Gov. Pritzker changes mask mandates, vaccination requirements for teachers


Kassem Ossman

Pritzker announces a mask mandate regardless of vaccination status to slow the spread of the new Delta variant

On Aug. 26, Gov. J. B. Pritzker issued new rules regarding indoor masking and educational employee vaccination and testing requirements. Masks will be required indoors regardless of vaccination status, teachers will also be required to either get the COVID-19 vaccination or submit to weekly testing or more frequently if ordered by the local health department. The mask mandate will start on Aug. 29 and teacher vaccination requirements will be effective Sep. 5.

Pritzker held a conference talking about the statistics of unvaccinated people as well as his steps for the state.

“Nearly all Illinoisans who are hospitalized with COVID are the Illinoisans who are not vaccinated, and those hospitalizations are only increasing. From January through July 98% of our cases are among the unvaccinated, 96% of our hospitalizations are among the unvaccinated people, 95% of our deaths are among unvaccinated people. We are continuing to rely on experts at the CDC [Centers for Disease Control and Prevention] and IDPH [Illinois Department of Public Health], but you don’t need to be an epidemiologist to understand what’s going on here, this is a pandemic of the unvaccinated,” Pritzker said.

Steps in the past have been taken to stop the spread of COVID and Delta variants such as vaccination requirements for state employees as well as mandates by private employers to the requirement of masks in P-12 schools, daycares and long-term care facilities.

English teacher Justin Matkovich talked about why he thought Pritzker changed the vaccine requirements.

“I think the fact that it’s mandatory has to do with the fact that at least Pfizer has been FDA [ Food and Drug Administration] approved as a vaccine and with it being approved it just becomes something that is not a theoretical thing or in testing. In schools students have to get vaccinated, not just for COVID but for other things already so I think it’s the first step in opening up vaccine requirements for COVID,” Matkovich said.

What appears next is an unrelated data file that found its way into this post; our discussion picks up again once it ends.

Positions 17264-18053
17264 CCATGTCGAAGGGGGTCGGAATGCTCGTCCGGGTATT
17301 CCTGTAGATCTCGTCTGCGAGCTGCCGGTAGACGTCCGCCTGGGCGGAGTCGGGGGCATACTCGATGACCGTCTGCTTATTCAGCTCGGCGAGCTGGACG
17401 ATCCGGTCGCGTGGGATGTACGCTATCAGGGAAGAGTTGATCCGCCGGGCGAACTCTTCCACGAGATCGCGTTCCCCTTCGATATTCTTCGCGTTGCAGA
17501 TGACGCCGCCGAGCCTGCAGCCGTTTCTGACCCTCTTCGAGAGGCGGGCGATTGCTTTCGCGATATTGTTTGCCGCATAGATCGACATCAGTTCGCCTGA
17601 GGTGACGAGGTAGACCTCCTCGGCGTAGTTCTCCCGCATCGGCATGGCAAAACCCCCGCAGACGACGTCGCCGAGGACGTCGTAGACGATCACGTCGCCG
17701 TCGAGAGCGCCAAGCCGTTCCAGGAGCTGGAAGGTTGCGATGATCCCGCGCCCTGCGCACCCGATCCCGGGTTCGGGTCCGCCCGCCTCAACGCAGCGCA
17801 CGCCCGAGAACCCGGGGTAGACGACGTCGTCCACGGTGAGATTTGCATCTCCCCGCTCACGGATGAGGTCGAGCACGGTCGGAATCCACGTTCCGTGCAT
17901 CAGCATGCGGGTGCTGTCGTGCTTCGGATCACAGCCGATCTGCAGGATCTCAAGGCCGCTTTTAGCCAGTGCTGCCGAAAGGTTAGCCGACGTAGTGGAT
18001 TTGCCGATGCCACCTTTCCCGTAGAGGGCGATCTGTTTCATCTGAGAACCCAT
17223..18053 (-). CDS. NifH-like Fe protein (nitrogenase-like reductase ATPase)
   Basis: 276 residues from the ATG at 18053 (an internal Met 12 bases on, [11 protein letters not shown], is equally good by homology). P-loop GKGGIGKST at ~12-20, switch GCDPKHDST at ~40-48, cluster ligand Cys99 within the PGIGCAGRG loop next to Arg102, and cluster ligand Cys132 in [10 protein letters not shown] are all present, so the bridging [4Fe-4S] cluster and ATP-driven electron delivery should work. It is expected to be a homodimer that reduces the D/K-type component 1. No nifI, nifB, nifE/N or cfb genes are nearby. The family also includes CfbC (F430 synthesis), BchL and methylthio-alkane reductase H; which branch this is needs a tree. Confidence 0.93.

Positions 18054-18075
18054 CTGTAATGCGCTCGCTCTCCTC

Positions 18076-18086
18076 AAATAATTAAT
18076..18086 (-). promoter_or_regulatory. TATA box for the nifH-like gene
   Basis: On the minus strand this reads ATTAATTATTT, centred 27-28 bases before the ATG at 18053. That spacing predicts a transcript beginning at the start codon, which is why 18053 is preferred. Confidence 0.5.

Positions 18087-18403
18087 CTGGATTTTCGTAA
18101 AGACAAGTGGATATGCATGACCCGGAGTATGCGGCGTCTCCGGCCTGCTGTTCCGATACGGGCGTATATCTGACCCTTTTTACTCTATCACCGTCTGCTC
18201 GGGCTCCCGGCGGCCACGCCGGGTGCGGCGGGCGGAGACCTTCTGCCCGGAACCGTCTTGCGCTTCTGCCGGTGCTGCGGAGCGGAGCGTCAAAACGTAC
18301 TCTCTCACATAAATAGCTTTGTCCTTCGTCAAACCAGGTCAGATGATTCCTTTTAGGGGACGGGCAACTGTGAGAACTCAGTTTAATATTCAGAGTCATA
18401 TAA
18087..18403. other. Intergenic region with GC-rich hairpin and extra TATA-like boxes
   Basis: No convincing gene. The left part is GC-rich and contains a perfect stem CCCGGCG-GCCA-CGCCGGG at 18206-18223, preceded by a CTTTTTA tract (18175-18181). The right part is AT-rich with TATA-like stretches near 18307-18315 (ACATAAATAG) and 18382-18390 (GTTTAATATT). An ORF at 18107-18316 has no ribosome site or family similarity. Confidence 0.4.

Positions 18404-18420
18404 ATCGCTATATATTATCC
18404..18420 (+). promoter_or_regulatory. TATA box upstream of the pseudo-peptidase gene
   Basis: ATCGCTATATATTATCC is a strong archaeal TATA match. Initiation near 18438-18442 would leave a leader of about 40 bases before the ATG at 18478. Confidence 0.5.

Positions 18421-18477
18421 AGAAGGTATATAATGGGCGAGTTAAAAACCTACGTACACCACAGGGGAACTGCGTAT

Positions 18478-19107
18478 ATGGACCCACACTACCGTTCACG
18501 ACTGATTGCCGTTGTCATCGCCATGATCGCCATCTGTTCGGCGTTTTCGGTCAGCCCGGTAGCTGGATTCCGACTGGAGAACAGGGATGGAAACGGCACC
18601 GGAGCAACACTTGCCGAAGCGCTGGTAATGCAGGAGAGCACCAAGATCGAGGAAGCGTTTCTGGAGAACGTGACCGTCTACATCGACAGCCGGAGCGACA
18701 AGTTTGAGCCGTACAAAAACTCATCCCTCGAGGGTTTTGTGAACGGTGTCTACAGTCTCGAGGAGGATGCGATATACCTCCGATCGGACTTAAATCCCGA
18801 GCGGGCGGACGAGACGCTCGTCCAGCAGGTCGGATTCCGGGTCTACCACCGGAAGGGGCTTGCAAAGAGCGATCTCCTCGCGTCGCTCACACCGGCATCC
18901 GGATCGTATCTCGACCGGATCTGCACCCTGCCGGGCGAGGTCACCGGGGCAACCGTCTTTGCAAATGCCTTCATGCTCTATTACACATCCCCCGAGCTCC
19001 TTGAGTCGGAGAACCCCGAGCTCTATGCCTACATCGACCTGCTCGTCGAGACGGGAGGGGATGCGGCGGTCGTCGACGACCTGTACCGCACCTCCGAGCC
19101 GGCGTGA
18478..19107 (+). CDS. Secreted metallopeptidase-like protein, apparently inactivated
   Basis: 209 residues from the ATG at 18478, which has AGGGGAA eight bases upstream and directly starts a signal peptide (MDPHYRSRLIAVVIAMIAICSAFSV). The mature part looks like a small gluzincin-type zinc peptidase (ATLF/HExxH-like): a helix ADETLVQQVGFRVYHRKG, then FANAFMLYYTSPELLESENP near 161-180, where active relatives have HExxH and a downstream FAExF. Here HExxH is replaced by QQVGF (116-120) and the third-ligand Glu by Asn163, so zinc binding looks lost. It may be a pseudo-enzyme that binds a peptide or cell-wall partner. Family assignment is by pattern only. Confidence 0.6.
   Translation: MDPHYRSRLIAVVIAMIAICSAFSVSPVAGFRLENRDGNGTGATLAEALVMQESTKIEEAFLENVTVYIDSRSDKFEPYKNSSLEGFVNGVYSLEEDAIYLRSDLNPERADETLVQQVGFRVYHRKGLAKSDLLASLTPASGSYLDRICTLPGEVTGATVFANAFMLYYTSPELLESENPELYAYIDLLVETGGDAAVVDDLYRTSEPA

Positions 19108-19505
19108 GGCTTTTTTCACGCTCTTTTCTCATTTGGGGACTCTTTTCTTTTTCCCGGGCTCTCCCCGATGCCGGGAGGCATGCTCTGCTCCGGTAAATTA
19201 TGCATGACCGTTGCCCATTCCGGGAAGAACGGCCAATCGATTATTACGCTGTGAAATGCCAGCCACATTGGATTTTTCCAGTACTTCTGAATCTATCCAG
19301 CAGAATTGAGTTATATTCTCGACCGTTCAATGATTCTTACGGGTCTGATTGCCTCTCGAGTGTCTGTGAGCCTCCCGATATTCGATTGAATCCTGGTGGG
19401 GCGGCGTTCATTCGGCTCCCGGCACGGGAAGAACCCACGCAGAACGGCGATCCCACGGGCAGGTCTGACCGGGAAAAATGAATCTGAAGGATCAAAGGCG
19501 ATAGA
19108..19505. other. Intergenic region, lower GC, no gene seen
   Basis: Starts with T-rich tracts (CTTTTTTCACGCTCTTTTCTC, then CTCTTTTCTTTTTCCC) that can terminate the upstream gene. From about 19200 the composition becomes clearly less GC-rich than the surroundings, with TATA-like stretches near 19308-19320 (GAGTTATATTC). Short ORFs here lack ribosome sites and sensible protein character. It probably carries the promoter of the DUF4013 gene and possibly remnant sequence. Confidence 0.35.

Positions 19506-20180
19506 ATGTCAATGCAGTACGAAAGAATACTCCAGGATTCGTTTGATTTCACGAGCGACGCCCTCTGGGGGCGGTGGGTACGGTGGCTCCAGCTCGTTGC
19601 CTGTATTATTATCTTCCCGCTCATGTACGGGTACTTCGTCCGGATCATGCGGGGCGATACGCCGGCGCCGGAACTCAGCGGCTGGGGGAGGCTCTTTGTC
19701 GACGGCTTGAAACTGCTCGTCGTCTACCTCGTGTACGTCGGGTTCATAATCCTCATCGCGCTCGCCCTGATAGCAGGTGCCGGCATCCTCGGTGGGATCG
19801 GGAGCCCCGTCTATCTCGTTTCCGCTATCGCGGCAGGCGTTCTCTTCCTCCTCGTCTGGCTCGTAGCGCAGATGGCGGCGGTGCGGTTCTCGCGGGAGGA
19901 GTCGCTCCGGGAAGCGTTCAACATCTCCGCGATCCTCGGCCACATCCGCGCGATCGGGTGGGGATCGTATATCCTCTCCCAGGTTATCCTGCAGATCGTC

Senior Ryan Rosignal spoke out on his perspective of the mask mandate.

“I think that it makes a lot of sense, while people who have been vaccinated are at a significantly lower chance of getting severely ill, we still have to make sure that we are doing what is best for the entire community and not just ourselves,” Rosignal said.

Matkovich also spoke about why he chose to get the vaccine.

“The fact that we have a vaccine and the fact that I can get the vaccine aleves my stress so I don’t have to necessarily worry about other people as much, and I know that there is still a chance of getting it but at the end of the day all you can do is what is best for you and protect yourself the way you want to and I was able to do that so I am okay with that,” Matkovich said.